“Love has its miseries also, Augusta. That I know, for once I loved.”
“Aye, but then the love was not true, for this is the greatest curse of all—to love and not to be beloved. For the sake of a perfect love, if it could be won—why, I’d sacrifice even my ambition.”
“Then you must keep your ambition, Augusta, since in this world you’ll find nothing perfect.”
“Olaf, I’m not so sure. Thoughts have come to me. Olaf, I told you that I have no friend in all this glittering Court. Will you be my friend?”
“I am your honest servant, Augusta, and I think that such a one is the best of friends.”
“That’s so; and yet no man can be true friend to a woman unless he is—more than friend. Nature has writ it so.”
“I do not understand,” I answered.
“You mean that you will not understand, and perhaps you are wise. Why do you stare at that pavement? There’s a story written on it. The old goddess of my people, Aphrodite, loved a certain Adonis—so runs the fable—but he loved not her, and thought only of his sports. Look, she woos him there, and he rejects her, and in her rage she stabs him.”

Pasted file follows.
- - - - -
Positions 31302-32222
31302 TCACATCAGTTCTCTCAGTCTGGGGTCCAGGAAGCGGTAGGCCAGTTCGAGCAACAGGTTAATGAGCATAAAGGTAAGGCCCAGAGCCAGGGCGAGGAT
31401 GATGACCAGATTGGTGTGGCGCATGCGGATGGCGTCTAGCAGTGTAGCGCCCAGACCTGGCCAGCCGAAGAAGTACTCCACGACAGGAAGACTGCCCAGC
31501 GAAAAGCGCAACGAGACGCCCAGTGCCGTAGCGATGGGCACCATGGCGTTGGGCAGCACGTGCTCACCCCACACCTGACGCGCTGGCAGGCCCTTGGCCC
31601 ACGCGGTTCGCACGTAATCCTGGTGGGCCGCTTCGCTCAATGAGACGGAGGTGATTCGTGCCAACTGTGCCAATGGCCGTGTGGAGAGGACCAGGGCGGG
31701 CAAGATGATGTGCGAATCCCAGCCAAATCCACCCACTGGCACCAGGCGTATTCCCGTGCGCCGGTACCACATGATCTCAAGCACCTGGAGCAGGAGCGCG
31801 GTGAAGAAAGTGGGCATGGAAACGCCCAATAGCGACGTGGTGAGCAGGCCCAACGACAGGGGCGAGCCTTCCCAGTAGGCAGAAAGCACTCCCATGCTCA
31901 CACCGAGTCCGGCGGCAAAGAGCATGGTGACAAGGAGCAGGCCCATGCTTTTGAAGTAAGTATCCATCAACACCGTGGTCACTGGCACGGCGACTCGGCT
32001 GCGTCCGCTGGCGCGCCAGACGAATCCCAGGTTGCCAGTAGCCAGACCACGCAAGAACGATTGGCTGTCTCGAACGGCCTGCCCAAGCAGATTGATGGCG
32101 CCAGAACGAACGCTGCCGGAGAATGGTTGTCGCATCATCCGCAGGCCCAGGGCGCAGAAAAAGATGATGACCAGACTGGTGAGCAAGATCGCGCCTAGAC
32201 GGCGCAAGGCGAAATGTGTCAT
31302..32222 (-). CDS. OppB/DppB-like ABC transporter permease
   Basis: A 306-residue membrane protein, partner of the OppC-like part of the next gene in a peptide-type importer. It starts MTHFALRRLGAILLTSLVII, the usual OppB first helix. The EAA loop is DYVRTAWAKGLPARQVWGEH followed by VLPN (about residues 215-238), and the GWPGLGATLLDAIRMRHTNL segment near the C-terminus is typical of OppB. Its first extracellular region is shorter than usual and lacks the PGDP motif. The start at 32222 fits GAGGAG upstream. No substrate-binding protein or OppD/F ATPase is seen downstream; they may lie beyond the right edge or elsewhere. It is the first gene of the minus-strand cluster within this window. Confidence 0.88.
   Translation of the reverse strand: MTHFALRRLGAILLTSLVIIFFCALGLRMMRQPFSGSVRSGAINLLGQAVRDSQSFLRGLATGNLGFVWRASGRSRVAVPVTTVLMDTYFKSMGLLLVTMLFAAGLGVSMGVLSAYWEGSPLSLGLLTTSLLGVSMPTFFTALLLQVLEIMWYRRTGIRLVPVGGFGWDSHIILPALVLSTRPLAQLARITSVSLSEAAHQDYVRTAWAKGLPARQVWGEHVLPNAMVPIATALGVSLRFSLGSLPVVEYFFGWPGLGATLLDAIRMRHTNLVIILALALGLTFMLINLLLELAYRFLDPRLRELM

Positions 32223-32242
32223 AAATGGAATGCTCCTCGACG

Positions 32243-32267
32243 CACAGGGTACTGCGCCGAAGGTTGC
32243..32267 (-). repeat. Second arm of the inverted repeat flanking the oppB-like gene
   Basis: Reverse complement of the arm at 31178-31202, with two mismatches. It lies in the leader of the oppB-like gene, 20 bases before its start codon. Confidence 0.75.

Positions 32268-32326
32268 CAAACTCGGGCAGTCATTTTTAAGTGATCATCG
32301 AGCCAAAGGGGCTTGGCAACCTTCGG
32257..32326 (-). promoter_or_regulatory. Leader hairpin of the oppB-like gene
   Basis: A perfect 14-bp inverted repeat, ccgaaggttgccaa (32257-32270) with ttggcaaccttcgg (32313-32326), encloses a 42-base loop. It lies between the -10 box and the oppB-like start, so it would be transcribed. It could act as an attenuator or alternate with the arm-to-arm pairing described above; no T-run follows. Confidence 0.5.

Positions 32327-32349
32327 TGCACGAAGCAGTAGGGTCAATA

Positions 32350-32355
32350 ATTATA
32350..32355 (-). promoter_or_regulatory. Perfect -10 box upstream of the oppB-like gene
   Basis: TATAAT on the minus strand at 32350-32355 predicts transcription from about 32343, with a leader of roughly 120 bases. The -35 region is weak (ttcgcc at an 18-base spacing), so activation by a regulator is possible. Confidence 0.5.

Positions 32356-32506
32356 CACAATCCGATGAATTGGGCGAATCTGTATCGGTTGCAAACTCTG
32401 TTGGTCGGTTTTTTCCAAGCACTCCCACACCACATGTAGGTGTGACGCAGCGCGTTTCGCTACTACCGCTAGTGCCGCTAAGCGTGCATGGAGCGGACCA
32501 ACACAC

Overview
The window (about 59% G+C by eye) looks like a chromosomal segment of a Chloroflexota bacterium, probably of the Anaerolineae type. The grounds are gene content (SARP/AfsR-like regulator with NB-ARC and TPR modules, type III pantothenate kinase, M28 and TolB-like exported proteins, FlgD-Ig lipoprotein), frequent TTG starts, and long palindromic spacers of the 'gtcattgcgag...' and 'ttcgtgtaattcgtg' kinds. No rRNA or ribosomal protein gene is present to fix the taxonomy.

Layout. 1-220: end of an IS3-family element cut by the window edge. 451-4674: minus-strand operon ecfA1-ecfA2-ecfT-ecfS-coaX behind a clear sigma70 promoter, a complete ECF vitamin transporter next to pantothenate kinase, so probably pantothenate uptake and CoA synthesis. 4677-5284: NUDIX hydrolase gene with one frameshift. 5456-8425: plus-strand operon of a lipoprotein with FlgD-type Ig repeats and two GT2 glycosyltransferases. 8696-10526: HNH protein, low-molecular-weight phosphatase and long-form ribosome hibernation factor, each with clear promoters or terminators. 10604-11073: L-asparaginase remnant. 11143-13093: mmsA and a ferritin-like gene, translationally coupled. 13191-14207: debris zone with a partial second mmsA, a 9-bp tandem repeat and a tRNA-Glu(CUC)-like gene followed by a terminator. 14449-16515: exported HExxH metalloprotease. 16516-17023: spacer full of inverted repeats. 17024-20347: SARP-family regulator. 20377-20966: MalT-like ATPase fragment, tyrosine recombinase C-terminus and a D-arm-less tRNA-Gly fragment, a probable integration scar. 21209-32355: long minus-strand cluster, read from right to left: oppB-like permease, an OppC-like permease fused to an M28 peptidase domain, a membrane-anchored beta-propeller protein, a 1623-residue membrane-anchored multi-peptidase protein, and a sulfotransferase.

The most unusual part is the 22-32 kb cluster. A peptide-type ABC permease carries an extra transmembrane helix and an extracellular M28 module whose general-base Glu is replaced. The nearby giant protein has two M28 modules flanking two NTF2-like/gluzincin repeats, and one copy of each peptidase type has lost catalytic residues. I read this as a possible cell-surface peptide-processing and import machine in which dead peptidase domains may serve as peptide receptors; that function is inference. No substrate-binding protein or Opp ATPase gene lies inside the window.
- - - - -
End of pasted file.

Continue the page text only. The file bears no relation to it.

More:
“Not so,” I answered. “Of the end of the story I know nothing, but, if she had meant to kill him, the dagger would be in her right hand, not in her left.”
“That’s true, Olaf; and in the end it was Fate which killed him, not the goddess whom he had scorned. And yet, Olaf, it is not wise to scorn goddesses. Oh! of what do I talk? You’ll befriend me, will you not?”
“Aye, Augusta, to the last drop of my blood, as is my duty. Do I not take your pay?”
“Then thus I seal our friendship and here’s an earnest of the pay,” Irene said slowly, and, bending forward, she kissed me on the lips.
At this moment the doors of the chamber were thrown open. Through them, preceded by heralds, that at once drew back again, entered the great minister Stauracius, a fat, oily-faced man with a cunning eye, who announced in a high, thin voice,
“The ambassadors of the Persians wait upon you, Augusta, as you appointed at this hour.”
THE BLIND CAESAR
Irene turned upon the eunuch as a she-lion turns upon some hunter that disturbs it from its prey. Noting the anger in her eyes, he fell back and prostrated himself. Thereupon she spoke to me as though his entry had interrupted her words.
“Those are the orders, Captain Olaf. See that you forget none of them. Even if this proud eunuch, who dares to appear before me unannounced, bids you to do so, I shall hold you to account. To-day I leave the city for a while for the Baths whither I am sent. You must not accompany me because of the duty I have laid upon you here. When I return, be sure I’ll summon you,” and, knowing that Stauracius could not see her from where he lay, for a moment she let her splendid eyes meet my own. In them there was a message I could not mistake.